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Grant Heilman Photography, Inc. v. Pearson Education

April 30, 2012

GRANT HEILMAN PHOTOGRAPHY, INC. PLAINTIFF,
v.
PEARSON EDUCATION, INC., ET AL.
DEFENDANTS.



The opinion of the court was delivered by: Legrome D. Davis, J.

MEMORANDUM ORDER

AND NOW, this 30th day of April, 2012, upon consideration of Defendant Pearson Education's Motion for Protective Order (Doc. No. 18), Plaintiff's Response in Opposition Thereto (Doc. No. 19), Pearson's Motion for Leave to File a Reply Brief (Doc. No. 20), and the associated Reply Brief (Doc. No. 20-1), it is hereby ORDERED as follows:

1. Defendant Pearson Education's Motion for Leave to File a Reply Brief (Doc. No. 20) is GRANTED, and the associated Reply Brief (Doc. No. 20-1) has been considered.

2. Defendant Pearson Education's Motion for Protective Order (Doc. No. 18) is GRANTED as detailed below. Specifically, the Motion is GRANTED with respect to all three (3) categories of information at issue here: (1) Defendant's non-public financial information; (2) Defendant's non-public sales and marketing projections and forecasts; and (3) the print quantities and dates of Defendant's publications, including but not limited to the so-called "print quantity report" Defendant produced in this matter.

3. Accordingly, it is further ORDERED that documents containing Defendant's non-public financial data; sales and marketing projections and/or forecasts; and print quantities and dates, including the "print quantity report," shall be marked "CONFIDENTIAL," shall be used solely for the purpose of this litigation, and shall not be disclosed to any person except for the following individuals: (1) Attorneys actively working on this case and persons employed by or associated with them; (2) Witnesses and deponents of the disclosing party; (3) Judges, Magistrate Judges, law clerks and other personnel of this Court; (4) Court reporters recording or transcribing testimony; (5) Independent experts and persons employed by or associated with them who have been shown a copy of this Order and agree to be bound by it; (6) Parties in this action, including their employees or agents; and (7) Other persons agreed to in writing by and between counsel of record.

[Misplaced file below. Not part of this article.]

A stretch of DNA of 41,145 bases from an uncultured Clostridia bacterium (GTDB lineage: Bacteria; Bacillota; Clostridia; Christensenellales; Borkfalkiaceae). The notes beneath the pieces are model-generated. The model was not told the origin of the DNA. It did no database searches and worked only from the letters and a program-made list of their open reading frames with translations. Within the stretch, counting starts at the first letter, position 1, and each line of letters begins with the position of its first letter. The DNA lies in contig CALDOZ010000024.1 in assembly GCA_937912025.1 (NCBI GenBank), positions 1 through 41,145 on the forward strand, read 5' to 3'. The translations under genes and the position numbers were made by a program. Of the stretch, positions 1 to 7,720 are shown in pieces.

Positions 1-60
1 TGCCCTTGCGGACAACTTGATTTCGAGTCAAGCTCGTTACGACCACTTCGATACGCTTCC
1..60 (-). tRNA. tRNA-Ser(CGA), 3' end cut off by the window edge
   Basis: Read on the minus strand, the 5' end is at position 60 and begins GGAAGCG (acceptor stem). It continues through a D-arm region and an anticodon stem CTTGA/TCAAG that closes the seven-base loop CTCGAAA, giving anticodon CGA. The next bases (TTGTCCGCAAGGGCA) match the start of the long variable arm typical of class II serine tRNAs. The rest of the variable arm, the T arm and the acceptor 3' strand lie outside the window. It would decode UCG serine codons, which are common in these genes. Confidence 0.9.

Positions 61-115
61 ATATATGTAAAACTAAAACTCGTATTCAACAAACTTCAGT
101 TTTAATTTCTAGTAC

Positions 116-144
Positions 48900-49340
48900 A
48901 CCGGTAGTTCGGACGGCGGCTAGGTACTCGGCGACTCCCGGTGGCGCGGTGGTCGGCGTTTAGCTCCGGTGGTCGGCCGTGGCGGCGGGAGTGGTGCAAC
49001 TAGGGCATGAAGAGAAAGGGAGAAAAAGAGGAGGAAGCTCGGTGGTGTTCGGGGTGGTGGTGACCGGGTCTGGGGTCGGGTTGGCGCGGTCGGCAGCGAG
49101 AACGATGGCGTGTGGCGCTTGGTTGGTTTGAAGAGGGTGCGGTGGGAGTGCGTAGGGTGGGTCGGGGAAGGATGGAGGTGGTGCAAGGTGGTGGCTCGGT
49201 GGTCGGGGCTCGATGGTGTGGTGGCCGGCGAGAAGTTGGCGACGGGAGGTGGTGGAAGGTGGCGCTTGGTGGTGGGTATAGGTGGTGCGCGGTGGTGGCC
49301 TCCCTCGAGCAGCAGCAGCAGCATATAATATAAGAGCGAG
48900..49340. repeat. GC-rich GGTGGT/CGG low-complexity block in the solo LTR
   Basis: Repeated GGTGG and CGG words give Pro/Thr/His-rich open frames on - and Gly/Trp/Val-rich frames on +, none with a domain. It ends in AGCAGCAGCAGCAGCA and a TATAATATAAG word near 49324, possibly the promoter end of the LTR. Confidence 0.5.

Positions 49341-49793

4. A party may object to the designation of particular information as CONFIDENTIAL by giving written notice, identifying the information to which the objection is made, to the party designating the disputed information. All counsel shall then confer in good faith in an attempt to resolve the dispute within five (5) business days of receiving the aforementioned written notice. Only if the parties cannot resolve the dispute among themselves may they move for a Court ruling on the disputed issue. Any such motion must be made within five (5) days of the parties' conference or the disputed information shall lose its designation as CONFIDENTIAL. The party designating the information as CONFIDENTIAL shall bear the burden of establishing that good cause exists for the disputed information to be treated as CONFIDENTIAL.

I. Factual Background and Procedural History

Plaintiff Grant Heilman Photography, Inc. ("Plaintiff" or "GHPI") is a stock photography agency that licenses its photographs for distribution, including to Defendant Pearson Education ("Defendant" or "Pearson"), a publisher of educational textbooks. (Doc. No. 1 ¶¶ 5, 8, 12). Relevant to this suit, GHPI is the owner and exclusive copyright holder of over 2,500 photographs (the "Photographs") depicted in Exhibit A to the Complaint. (Doc. No. 1 ¶ 10). The Photographs have either been registered with the United States Copyright Office or are pending registration. (Doc. No. 1 ¶ 11, Ex. A).